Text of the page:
Massage : How Much Pressure is too Much?

We know there are so many alternative benefits to a massage but let’s face it, the main reason most of us go is to feel great and get immediate relief. But how many times have you layed there in pain while the massage therapist was digging in a little too deep? Do you say something or quietly cringe with every touch?

It Hurts So Good

This is the motto to use when receiving a massage. A good type of pain would cause slight discomfort while the irritated muscle is being worked on, but as the knot or kink gets worked out you should feel immediate relief. Painful massages don’t really make you feel any better at the end – they just leave you feeling sore.

No Pain No Gain?

Not so. Pain isn’t really necessary to loosen up tight muscles and knots. Sure, there can be slight discomfort while certain parts of your body are being worked on, but oftentimes when our muscles are sore to begin with the cause is typically from and injury or improper use. Sometimes its just a matter of a lack of oxygen or blood flow to that portion of your body. In those cases a minimum amount of pressure can help soothe the irritated area.

Some folks confuse the idea of pain, believing they won’t be getting the full benefits unless the massage therapist is pushing them to their limits, but this simply isn’t the case. A well trained masseuse will know just the right amount of pressure to apply, and exactly where to apply it. Everyone and every part of the body is different, it’s not a “one pressure fits all” answer.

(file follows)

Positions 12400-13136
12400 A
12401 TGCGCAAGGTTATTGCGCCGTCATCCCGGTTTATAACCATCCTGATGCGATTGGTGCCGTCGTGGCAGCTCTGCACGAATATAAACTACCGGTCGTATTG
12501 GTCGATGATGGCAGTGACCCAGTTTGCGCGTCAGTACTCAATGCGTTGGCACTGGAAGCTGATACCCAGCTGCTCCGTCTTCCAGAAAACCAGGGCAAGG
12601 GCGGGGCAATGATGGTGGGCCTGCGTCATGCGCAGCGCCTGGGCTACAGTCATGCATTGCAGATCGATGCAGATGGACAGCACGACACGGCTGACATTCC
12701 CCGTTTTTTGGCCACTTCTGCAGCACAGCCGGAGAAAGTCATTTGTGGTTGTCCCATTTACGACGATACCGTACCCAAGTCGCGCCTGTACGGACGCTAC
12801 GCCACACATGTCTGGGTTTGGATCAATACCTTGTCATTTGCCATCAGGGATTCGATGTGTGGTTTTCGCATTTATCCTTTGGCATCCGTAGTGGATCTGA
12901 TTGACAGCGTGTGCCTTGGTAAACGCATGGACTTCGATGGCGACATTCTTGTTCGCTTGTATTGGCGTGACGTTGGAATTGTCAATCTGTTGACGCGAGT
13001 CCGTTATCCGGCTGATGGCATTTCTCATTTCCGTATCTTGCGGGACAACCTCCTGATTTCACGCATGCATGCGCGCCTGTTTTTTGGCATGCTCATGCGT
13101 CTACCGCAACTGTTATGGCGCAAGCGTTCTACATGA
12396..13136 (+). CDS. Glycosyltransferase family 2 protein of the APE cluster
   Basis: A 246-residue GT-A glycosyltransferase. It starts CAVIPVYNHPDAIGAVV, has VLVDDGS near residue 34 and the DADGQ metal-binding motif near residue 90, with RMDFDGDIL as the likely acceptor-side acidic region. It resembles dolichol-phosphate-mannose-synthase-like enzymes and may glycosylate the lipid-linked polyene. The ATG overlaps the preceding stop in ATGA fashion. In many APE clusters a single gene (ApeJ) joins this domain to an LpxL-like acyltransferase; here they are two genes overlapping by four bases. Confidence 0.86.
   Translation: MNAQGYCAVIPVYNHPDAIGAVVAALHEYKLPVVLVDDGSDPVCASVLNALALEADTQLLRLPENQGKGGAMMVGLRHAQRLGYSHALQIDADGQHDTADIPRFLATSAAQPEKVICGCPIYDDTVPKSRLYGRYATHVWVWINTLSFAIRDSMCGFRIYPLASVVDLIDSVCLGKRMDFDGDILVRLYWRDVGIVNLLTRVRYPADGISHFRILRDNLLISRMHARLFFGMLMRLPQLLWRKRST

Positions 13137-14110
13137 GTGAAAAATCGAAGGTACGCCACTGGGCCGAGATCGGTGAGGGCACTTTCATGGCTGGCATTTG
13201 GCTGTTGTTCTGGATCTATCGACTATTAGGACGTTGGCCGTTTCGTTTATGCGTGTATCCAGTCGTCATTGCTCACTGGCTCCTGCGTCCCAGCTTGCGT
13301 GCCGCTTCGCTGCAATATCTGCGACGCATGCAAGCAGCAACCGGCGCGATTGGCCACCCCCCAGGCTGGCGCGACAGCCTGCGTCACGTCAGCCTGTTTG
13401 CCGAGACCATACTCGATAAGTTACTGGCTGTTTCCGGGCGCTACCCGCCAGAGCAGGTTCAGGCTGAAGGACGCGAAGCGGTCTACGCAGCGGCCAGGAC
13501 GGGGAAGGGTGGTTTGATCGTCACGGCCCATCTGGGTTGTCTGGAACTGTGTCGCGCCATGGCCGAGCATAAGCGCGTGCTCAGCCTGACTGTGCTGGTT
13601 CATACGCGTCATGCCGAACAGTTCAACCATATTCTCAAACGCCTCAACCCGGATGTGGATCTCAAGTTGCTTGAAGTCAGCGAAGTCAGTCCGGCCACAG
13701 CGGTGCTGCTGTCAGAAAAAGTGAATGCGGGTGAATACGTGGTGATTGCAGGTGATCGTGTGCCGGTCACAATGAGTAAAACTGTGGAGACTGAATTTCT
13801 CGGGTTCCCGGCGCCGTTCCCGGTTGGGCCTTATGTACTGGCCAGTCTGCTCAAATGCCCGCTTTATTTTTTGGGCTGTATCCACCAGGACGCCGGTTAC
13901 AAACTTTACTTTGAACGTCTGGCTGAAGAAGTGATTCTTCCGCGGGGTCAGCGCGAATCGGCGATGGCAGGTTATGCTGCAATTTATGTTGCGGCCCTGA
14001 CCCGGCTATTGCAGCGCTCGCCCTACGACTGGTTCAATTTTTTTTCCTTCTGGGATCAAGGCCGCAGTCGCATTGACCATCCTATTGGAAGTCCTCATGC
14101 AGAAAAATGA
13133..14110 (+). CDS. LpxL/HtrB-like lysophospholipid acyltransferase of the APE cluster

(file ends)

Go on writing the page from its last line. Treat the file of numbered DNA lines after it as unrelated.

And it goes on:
So what do you do when the pressure is just too much to bear? Don’t be afraid to tell your massage therapist that you’re experiencing discomfort. You want to get the most out of your session, you paid for it and you’re there to relax – not lay in pain. Give your massage therapist the opportunity to adjust the amount of pressure being applied – they want you to be comfortable too!

So even if your main reason for seeking the massage was just to relax for an hour, there are benefits for all parts of the body, including:

– Alleviate low back pain
– Reduce depression and anxiety
– Relieve migraine pain
– Lower blood pressure
– Reduce postsurgery adhesions & swelling
– Offer less pain for arthritis sufferers
– Enhance immunity
– Improve circulation
– Enhance sleep quality
– Improve concentration
– Reduce fatigue
– Improve energy
– Helps digestion

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